The size zero debate has been going on for years, drawing opinions from fashion designers, models, politicians and doctors alike – and it shows no sign of slowing. In the past few weeks alone the debate has been raised around the world with the former editor of Australian Vogue revealing that some models are eating tissues to stay thin. On this side of the world River Island has come under fire after an ultra-thin model was used in their latest campaign.
Keen to address this worldwide problem, nine speakers tried to bridge the gap between aspiration and reality with their ‘Be Real Talks: Why Size Doesn’t Matter’ event held earlier this week at the London College of Fashion. The event was described as a mixture of a comedy club/theatre experience with an interactive workshop element.
Speakers included Natasha Devon from Body Gossip (a not-for-profit organisation aiming to raise awareness about body image) and psychologist Dr Linda Papadopoulos. Natasha believes now is the time for change after looking to social media and seeing how many people were chiming in on the subject, desperate for a revolution.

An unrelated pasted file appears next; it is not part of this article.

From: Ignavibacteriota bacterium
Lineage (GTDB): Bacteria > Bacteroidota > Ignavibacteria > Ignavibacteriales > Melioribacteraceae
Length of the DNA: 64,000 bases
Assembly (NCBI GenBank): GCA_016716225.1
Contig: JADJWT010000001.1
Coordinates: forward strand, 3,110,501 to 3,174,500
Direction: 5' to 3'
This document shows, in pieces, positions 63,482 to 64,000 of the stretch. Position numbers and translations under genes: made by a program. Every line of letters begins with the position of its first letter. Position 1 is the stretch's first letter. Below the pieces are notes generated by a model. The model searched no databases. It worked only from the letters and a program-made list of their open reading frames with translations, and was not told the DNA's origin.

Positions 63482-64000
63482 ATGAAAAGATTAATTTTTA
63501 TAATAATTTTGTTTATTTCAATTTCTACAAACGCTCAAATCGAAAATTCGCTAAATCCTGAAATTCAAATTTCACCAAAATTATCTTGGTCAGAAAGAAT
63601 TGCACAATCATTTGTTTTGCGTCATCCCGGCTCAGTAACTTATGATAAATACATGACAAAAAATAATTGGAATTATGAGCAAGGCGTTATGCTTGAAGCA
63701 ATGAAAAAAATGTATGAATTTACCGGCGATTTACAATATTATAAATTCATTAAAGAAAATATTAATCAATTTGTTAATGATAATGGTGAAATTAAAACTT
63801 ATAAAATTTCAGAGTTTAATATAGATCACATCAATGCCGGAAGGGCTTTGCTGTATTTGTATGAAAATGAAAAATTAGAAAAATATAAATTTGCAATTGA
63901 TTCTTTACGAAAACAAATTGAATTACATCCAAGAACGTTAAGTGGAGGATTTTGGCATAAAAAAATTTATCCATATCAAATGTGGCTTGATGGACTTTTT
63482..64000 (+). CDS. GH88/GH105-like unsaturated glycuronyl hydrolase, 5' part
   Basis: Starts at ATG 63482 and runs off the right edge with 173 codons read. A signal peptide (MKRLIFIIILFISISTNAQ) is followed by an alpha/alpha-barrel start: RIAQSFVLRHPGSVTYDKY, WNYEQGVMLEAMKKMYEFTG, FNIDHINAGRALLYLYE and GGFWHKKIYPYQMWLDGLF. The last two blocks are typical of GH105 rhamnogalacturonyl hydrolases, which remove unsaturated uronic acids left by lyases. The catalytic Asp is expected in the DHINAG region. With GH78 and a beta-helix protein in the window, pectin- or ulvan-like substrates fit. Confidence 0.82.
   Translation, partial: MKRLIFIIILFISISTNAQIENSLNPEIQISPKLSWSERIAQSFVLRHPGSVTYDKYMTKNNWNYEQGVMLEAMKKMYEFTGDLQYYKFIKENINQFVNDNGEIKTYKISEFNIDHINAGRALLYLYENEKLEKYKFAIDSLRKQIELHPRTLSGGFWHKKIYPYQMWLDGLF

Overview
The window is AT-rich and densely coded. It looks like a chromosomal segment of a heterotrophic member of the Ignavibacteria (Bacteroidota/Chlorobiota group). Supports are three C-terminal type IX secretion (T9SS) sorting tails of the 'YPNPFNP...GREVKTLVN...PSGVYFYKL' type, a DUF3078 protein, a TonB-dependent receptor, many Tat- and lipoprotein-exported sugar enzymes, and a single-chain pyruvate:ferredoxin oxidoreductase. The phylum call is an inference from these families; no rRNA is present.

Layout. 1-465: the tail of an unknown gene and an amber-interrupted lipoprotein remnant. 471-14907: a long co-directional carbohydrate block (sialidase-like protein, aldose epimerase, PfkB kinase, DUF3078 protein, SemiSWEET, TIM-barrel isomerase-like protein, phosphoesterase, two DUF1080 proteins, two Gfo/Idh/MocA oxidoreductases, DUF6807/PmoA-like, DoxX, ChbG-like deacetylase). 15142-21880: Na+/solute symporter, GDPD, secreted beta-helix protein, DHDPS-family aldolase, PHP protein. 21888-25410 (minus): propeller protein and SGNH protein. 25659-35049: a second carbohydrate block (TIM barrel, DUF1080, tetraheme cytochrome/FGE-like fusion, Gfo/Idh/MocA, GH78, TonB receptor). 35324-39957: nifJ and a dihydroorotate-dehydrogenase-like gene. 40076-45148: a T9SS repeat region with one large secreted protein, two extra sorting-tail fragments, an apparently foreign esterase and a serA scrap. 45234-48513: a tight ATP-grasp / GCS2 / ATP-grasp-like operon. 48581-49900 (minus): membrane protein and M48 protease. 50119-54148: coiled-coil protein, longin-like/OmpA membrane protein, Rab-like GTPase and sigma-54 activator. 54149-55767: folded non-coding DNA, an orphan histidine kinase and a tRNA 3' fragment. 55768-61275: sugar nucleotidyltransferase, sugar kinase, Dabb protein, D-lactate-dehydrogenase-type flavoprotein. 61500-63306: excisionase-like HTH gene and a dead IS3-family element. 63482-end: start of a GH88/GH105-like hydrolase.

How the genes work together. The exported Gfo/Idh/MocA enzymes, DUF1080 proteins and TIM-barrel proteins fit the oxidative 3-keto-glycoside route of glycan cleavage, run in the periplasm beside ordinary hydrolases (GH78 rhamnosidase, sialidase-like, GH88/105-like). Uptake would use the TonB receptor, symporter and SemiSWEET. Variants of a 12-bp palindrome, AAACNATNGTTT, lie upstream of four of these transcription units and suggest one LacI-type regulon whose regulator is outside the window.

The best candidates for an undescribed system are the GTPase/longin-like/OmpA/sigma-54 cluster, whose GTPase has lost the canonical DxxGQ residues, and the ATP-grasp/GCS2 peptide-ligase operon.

Liberal Democrat women’s minister Jo Swinson is leading the political charge by heading an all-party parliamentary group to develop a national campaign for positive body image. Natasha is also talking to politicians, petitioning Michael Gove (education secretary) for more funding for PSHE (personal, social and health education), which has existed in the national curriculum since 2000. Despite its existence, many state schools simply don’t have the budget to include this kind of teaching, an issue Natasha hopes to eradicate.
So why did they decide to hold the event at the London College of Fashion? One of the event’s speakers, Deborah Frances-White explains:
“Let’s not hold it at the Hegemony Wing of the Institute for Feminism and Her-story Studies. The members of the choir have preached to each other for long enough. If it’s going to be a debate, let’s have it somewhere dangerous, somewhere where feelings might be hurt as well as ideas exchanged – somewhere where change might actually happen.”
Last year hospital admissions for eating disorders in the UK rose by 16%, with children and young people accounting for most of these admissions. If you or someone you know suffers from an eating disorder, seeking help from a counsellor can be an important first step to recovery. For more information and to find a counsellor near you, please see our Eating Disorders page.
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